We also hired three NUS undergraduate students to assist us in our day-to-day logistics for the event.
We had one conference room booked for all days for the guest lecture and video sessions, while there was ample space outside the conference room for both catering and group activities on all days. The conference room had large TV screens, and we procured the necessary AV equipment for the in-person guest speakers.
Monday began with an opening (virtual) guest lecture by Prof. Sandra Gonzalez-Bailon from the University of Pennsylvania. While the session itself went smoothly, the timing could have been better. Owing to the time difference between Philadelphia and Singapore, the talk was scheduled for 8:30 AM, which meant the participants had to arrive by 8 AM for logistical debriefing. For future iterations, we will try to have a local speaker deliver the first day’s lecture - preferably later in the day.
We had four other speakers over the following four days:
- Tuesday: Suhem Parack, Twitter
- Wednesday: Prof. Jisun An, Singapore Management University
- Thursday: Prof. Hai Liang, Chinese University of Hong Kong
- Friday: Dr. Prasanta Bhattacharya, Agency of Science and Technology Research (A* STAR Singapore)
We tried to reach a balance between using the main SICSS curriculum (because we were organizing SICSS for the first time, and didn’t want to experiment too much) while adding some local, Asian/South East Asian flavor to the event. Our speaker line-up for week 1 reflected this balance. Thus, while most of our speakers have global training in CSS, some of them apply CSS to local/regional problems. We plan to increase the number of locally relevant speakers in future iterations of SICSS-Singapore.
We largely stuck to the main curriculum except on Friday, when we deviated by incorporating network analysis (to bring it more in line with the speaker’s topic and the expertise of the organizing committee. For future editions, we will play fewer of the pre-recorded videos and have the organizing team deliver similar content as “live” lectures to make the sessions more interactive. During the afternoon activities, the participants worked on the material provided by the main curriculum while the organizing team helped debug coding issues that the participants faced. Now that we have experience organizing a partner location, we plan to have locally-relevant problems for the students to work on in future editions as well and thereby, reduce dependency on the main curriculum.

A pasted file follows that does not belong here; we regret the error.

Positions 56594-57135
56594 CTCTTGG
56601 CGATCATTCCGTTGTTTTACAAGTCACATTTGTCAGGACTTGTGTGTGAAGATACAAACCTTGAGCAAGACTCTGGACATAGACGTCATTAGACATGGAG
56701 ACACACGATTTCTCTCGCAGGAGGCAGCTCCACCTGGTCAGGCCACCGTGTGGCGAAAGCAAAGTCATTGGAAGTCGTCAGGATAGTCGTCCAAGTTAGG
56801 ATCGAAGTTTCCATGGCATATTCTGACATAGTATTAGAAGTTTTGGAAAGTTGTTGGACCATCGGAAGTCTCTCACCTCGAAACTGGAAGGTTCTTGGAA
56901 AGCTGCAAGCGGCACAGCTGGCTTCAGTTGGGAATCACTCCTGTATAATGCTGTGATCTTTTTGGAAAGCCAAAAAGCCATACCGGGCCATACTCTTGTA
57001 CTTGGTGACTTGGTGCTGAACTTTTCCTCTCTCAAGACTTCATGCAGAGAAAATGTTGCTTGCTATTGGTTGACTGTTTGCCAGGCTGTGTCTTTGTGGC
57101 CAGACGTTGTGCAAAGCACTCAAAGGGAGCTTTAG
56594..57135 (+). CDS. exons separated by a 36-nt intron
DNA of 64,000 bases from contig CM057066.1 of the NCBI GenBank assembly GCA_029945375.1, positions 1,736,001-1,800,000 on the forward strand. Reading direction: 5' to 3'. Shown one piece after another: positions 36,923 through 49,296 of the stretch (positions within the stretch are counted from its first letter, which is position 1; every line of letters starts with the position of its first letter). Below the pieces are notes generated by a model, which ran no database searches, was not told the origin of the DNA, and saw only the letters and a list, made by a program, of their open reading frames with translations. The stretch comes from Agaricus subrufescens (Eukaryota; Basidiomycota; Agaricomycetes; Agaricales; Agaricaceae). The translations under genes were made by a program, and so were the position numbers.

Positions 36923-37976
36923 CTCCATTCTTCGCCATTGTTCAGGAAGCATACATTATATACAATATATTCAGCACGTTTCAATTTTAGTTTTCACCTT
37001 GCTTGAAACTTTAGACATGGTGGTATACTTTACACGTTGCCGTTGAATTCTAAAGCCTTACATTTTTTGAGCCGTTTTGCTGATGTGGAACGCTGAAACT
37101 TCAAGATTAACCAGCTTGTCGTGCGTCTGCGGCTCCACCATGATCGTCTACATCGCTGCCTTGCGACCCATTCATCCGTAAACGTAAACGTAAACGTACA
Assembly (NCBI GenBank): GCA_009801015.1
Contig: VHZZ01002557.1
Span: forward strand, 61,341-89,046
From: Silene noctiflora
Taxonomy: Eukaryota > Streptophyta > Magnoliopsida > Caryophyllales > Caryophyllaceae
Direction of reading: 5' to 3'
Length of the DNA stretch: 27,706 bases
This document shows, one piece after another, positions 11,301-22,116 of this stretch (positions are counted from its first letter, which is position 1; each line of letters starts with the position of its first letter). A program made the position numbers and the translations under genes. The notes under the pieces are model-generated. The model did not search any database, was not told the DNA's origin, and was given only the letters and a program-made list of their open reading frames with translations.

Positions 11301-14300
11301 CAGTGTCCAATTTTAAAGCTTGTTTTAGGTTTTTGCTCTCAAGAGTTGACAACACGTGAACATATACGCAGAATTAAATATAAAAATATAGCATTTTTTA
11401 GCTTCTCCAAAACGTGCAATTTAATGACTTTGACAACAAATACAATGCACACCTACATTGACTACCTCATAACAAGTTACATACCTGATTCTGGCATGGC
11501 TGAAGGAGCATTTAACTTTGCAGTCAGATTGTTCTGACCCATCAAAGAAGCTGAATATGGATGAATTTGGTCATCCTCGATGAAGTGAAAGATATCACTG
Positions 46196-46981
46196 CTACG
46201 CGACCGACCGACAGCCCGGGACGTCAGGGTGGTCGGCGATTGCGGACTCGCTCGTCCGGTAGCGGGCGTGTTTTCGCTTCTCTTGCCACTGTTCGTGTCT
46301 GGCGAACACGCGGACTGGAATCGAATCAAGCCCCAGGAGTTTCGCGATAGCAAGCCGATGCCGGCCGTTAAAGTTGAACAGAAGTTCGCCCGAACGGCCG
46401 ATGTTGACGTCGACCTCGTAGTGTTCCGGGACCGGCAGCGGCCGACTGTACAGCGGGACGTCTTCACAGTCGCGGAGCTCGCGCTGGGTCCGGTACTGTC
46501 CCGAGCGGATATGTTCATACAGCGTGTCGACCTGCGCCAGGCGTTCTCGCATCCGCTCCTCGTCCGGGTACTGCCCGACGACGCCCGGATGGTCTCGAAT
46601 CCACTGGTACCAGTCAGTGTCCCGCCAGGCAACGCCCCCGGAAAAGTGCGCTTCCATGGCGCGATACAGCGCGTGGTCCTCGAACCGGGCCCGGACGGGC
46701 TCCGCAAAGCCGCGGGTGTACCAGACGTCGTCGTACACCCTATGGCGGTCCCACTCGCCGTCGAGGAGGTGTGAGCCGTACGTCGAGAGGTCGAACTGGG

One recurring problem that we encountered was the microphones running out of batteries during the in-person guest lectures. While they were all resolved eventually, this is something we should plan for in the future
The second week was devoted to group projects, with the first day starting with a short and fun quiz (Kahoot!) assessing participants’ understanding of the things they learned in the first week. We included two questions for each week’s topic covered in the first week, totaling 10 questions. The participants generally did well, with a few students getting full marks. Thus, we believed that the lectures and exercises in the first week had provided a good basis for the group projects. After the quiz, we explained the rubric and requirements of the group projects and then asked participants to work on their own group projects.
We also arranged a special session about open science on Wednesday, as open science is an important area that CSS focuses upon and embraces. The panelists included our organizers, Subhayan and Renwen and a participant (Aimee Pink from A*Star) - all of whom had substantial prior experience in practising and advocating for open science. They discussed some of the best practices of open science and how they can help make CSS research more transparent, replicable, and meaningful. Participants actively participated in these discussions.